(Closed) Writing “Esquire” on Invitations?

posted 9 years ago in Paper
Post # 3
Member
159 posts
Blushing bee

i’m an attorney and would find it a bit pretentious.  but if you do want to add that sort of formality you have to make sure to extend it to your guess, which could become tons of work.  Dr., PhD, etc.  

Post # 4
Member
161 posts
Blushing bee
  • Wedding: March 2018

i’m an attorney also and i think that’s a bit pretentious for me (actually a lot), but hey if it works for other people the most i can do is giggle a little bit.

Post # 5
Member
107 posts
Blushing bee
  • Wedding: October 2010

I’m not an attorney, but I would find that pretentious if I received it in the mail!  To me, that’s like me putting John Doe, PharmD on ours for my fiance’s doctor of pharmacy degree…lame-o!

Post # 6
Member
618 posts
Busy bee
  • Wedding: July 2009

My fiance and I are both lawyers and there is NO WAY we would put that on an invitation!  Ha ha!  Lawyers have such bad reps that we try to avoid telling people what we do!  Just kidding!  Maybe they’re both just really proud of that degree…or they really feel like it defines who they are as people.  To each their own, but personally I’m still in denial that I’m a lawyer.   

Post # 8
Member
88 posts
Worker bee

Esquire on the invitations? Is that the rule? At my firm, we never use esquire, and I think it would be weird to do so on the invitations. 

Post # 9
Member
2365 posts
Buzzing bee
  • Wedding: October 2009

Wait, So it should be:

Mr. Chucky Cheese Esquire  …   …. ???  That’s how you address a lawyer? Hmm, never knew that. 

I have some lawyers in the family and some invited, should I put that? I’ve never heard that in my life. 

I know it is Dr. and Mrs. Chucky Cheese …. never heard of Esquire.

Post # 10
Member
618 posts
Busy bee
  • Wedding: July 2009

I’m not sure it’s your place to tell her.  It’s her invitation and she can do what she wants.  If it comes up in conversation or if she specially asks you, you could say something like "I’ve never seen that done before" or "Do you use the Esquire title a lot?  It’s so formal."  Or something that brings it up without sounding like you’re passing judgment.  I don’t know…that’s a tough one.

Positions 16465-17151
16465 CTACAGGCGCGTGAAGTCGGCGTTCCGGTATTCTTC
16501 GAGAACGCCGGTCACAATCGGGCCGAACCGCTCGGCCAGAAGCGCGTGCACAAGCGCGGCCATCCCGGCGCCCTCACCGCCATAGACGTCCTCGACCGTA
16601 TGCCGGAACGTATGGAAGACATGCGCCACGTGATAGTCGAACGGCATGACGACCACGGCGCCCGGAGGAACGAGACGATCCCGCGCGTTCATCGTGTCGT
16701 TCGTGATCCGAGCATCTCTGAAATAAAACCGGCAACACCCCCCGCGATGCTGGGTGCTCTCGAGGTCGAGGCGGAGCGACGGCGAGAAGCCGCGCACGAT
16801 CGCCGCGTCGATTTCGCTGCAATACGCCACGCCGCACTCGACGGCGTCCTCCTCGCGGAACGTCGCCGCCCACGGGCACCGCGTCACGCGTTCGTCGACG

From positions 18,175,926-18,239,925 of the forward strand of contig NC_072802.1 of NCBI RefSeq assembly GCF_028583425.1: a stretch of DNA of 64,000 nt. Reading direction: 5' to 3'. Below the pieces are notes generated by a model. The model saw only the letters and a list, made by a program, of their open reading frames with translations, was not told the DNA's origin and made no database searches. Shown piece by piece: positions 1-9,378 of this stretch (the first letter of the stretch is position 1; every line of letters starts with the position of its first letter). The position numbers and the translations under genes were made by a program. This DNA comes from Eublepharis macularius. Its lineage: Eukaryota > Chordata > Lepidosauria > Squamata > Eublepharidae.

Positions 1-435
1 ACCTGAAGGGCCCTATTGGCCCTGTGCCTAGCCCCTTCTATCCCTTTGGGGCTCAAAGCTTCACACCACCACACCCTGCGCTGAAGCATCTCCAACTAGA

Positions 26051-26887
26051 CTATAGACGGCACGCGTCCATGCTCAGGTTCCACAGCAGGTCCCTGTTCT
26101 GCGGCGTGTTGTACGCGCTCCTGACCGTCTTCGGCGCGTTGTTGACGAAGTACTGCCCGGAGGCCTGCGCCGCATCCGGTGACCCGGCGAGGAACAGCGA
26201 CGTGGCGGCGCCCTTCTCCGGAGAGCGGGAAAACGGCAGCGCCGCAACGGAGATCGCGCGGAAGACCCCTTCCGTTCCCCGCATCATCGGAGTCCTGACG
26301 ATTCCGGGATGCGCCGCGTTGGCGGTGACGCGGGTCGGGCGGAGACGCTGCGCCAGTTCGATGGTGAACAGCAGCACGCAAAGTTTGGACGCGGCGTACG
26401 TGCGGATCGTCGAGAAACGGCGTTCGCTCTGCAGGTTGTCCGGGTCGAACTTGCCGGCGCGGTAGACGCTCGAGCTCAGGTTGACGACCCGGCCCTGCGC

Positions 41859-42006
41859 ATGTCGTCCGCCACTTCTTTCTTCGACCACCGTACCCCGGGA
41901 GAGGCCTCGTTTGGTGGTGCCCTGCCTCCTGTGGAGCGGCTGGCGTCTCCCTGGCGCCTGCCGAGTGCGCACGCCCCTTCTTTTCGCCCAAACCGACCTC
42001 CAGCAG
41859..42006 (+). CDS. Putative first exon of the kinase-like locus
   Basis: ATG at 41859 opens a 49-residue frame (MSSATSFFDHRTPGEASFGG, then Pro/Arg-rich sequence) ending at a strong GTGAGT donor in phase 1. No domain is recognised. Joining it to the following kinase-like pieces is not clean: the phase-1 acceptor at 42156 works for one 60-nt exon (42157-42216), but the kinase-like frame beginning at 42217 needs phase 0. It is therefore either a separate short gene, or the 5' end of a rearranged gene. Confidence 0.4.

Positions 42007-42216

Post # 11
Member
107 posts
Blushing bee
  • Wedding: October 2010

Maybe you could steer her in the direction of this page!   

Post # 12
Member
2030 posts
Buzzing bee
  • Wedding: December 1969

I wouldn’t tell her not to do it, but also I wouldn’t use it on your own invitations.

Post # 13
Member
3332 posts
Sugar bee

I think it’s a teeny bit pretentious to have on an invitation, but I don’t know the best way to address this with your friend.  I have seen people listed as "Doctor So-and-so" on invitations before and I guess this is technically correct as the legal equivalent.  My sister is an attorney and I asked her–she also thought it was a little pretentious.  I did address her invite to "Sister, Esquire" because I know she likes it.  Although I do think it’s a bit different if you’re addressing something to someone and listing your own name on the invitation.

Post # 14
Member
3979 posts
Honey bee
  • Wedding: January 2012

Oh my goodness… no, no, never, never!

Perhaps if she asks about how you are addressing your invites then you could throw it in there that you are omitting "Esq." due to your personal preference?

Haha my Fiance is a lawyer too & it sounds like its common for a lot of lawyers to be "anti-attorney". I understand that she is proud of her accomplishments, but I’m sure everyone who knows her already knows of her hard work & title!

Post # 15
Member
289 posts
Helper bee
  • Wedding: June 2010

I would maybe point out that it seems a bit strange to you, given that you rarely see invitations with things like August Bride, PhD or August Bride, MD. Putting it in perspective like that may help her make a more informed decision.

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